Home' Trinidad and Tobago Guardian : June 15th 2014 Contents SBG18 FINANCE
SUNDAY BUSINESS GUARDIAN www.guardian.co.tt JUNE 15 • 2014
You re in love and ready to buy
an engagement ring. But are
you ready to part with three
months salary as the dia-
mond industry has tradition-
ally suggested? If not, what s
your magic number?
Figuring that out can be a stressful, high-
stakes undertaking. Engagement rings come
with unique financial and emotional expec-
tations. And in a relationship intended to last
a lifetime, it s the first big test.
"It does set a certain tone about whether
a woman s expectations will be met by her
husband or not," said Julie Albright, a soci-
ologist and marriage and family therapist at
the University of Southern California.
Even so, how much to spend rests in striking
a balance between dazzling your beloved with-
out tarnishing your future financial goals
Here are five tips to help you size up how
much to spend on an engagement ring.
1. Consider future financial goals
Whether you have a wheelbarrow full of
cash ready to bring to your local jewelry store
or not, your future plans as a couple should
be part of the calculus for how much you can
Sit down with your partner and go over
your short- and long-term financial goals.
Beyond wedding expenses, goals could include
saving for a down payment on a home, prepar-
ing to start a family, as well as retirement
"This is the perfect entry point to see where
each person s money values come from," said
Michael Branham, a certified financial planner
in Edina, Minnesota. "How are we going to
put that life together and how does buying
something like an engagement ring fit into
2. Get a fix on expectations
First off, don t feel compelled to heed to
the expectation that a ring cost three months
salary, the benchmark established by the De
Beers diamond cartel.
"That s actually kind of a myth that people
somehow still believe," said Jamie Miles, editor
of wedding planning website TheKnot.com.
"You might have a more subtle bride who
wants something more petite and more
demure," Miles said.
A good way to gauge how much you may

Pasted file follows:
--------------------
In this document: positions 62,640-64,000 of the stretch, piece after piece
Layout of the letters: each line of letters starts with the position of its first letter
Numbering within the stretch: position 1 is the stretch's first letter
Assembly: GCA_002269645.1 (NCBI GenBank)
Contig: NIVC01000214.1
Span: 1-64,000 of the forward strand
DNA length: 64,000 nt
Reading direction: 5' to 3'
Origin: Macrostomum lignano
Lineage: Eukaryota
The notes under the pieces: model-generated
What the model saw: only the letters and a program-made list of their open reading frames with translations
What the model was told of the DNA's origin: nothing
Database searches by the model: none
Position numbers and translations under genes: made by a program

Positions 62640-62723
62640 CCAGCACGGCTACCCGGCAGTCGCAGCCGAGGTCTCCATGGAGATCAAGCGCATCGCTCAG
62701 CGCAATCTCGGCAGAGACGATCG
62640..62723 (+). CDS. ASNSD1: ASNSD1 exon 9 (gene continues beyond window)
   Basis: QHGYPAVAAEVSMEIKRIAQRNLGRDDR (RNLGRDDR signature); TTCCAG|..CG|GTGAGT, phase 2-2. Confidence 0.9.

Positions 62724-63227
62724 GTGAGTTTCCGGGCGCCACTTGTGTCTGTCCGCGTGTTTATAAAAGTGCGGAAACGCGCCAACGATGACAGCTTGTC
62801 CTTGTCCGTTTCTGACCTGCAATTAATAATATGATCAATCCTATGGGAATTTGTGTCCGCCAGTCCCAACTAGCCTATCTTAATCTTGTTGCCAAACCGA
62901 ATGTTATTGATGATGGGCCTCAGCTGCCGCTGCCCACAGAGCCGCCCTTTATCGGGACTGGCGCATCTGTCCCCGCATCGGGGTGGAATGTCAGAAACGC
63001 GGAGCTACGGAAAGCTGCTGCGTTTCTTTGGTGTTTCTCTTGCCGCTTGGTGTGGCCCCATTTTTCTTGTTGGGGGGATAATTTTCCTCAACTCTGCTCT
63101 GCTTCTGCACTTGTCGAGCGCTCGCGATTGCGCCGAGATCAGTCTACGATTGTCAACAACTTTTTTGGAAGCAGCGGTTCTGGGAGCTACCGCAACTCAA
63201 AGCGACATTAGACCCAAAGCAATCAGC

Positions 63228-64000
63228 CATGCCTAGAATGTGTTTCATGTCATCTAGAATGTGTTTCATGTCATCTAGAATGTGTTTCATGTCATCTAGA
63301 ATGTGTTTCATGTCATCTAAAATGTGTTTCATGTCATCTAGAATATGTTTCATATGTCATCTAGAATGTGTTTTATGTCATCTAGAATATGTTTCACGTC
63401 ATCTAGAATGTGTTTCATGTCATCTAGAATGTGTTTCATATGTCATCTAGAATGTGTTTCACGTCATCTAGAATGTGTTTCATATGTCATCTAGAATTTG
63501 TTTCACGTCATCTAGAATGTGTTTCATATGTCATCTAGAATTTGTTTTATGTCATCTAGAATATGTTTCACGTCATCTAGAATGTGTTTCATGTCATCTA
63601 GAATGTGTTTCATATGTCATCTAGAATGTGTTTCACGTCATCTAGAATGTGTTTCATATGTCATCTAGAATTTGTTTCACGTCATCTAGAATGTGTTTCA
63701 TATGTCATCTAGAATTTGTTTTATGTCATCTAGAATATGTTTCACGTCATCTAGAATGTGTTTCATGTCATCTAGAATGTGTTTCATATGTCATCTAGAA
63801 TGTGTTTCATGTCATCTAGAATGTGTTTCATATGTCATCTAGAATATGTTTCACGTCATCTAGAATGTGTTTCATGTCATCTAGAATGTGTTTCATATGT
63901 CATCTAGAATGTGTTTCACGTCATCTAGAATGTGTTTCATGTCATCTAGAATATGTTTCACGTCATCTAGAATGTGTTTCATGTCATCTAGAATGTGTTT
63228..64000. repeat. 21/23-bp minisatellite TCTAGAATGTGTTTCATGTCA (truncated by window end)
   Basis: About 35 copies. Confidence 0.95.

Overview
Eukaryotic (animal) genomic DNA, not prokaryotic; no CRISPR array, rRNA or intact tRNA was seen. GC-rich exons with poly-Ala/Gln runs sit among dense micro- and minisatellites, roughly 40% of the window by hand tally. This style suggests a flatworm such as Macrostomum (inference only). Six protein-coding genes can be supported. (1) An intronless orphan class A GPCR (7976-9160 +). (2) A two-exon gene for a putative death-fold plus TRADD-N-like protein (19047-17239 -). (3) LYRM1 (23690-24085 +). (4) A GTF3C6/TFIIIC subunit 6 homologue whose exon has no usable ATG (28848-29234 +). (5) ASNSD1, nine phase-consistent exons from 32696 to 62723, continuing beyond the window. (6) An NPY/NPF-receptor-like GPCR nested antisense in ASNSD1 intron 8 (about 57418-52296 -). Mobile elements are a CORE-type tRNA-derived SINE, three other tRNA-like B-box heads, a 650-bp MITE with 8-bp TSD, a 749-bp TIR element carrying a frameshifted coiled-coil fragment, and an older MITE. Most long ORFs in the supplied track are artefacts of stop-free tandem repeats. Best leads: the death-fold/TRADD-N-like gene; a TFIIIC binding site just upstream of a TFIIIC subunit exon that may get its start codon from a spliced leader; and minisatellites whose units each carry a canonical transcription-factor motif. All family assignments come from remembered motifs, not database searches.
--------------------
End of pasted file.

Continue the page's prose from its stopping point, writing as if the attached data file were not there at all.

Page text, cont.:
have to spend is to find out what kind of ring
your would-be spouse is expecting. You could
try asking friends and family, but these days
it s increasingly common to see couples browse
jewelry stores together to remove the guess-
Last year, 64 per cent of brides were involved
in picking out their ring, while nearly a third
helped decide the budget, according to a survey
by The Knot.
That could be one reason the national aver-
age spent on an engagement ring, as well as
diamond carat size, or weight, have been ris-
The average spent on an engagement ring
grew 3 percent to $5,598 last year from a year
earlier, according to TheKnot. That s still down
from 2009 s average of $5,861, however.
The average carat size for the center stone
is just over 1 carat. The average total carat size
for engagement rings, including any diamonds
on the setting, is two carats, Miles said.
3. Weigh payment options?
You ve had a look at the setting and dia-
monds (or other gemstones) that your beloved
covets, and figured out which merchants offer
the best price. The next step is to figure out
how you will pay for the ring, as that can be
a huge factor in how much ring you can afford.
If you can put off the proposal, it s best to
save up money to buy the ring with cash, said
Gregg Wind, a certified public accountant in
Otherwise, how much you can afford
becomes a question of how much extra you ll
have to shell out overall if you finance the
purchase, and how much you can pay per
month while also meeting your other obliga-
Everybody should determine whether the
ring payment will fit into their budget, Wind
This savings goal calculator from
4. Beware of financing
Major jewelers generally offer financing with
the enticement of six months or one year
But if the ring isn t paid off within the pro-
motional period, or if you re late on a payment,
you could end up being retroactively charged
25 per cent interest or more on the total price.
"You want to be really careful how big of
a hole you dig yourself in the beginning of
your relationship trying to pay off a US$1,000
or US$2,000 or more ring with huge interest
charges every month, just because you didn t
have the forethought or wherewithal to save
for it over time," Branham said.
One exception might be if you have a credit
card that offers rewards, such as free points
toward air travel. But only if you can pay the
balance off in full within the first month.
5. Upgrade later
Even if you determine that you can t afford
as nice a ring as you hoped, consider buying
something more modest and popping the
question anyway. You can always trade up for
a nicer ring in a few years when your financial
picture is more established.
are only the beginning...
Planning for long-term relationships and future financial goals
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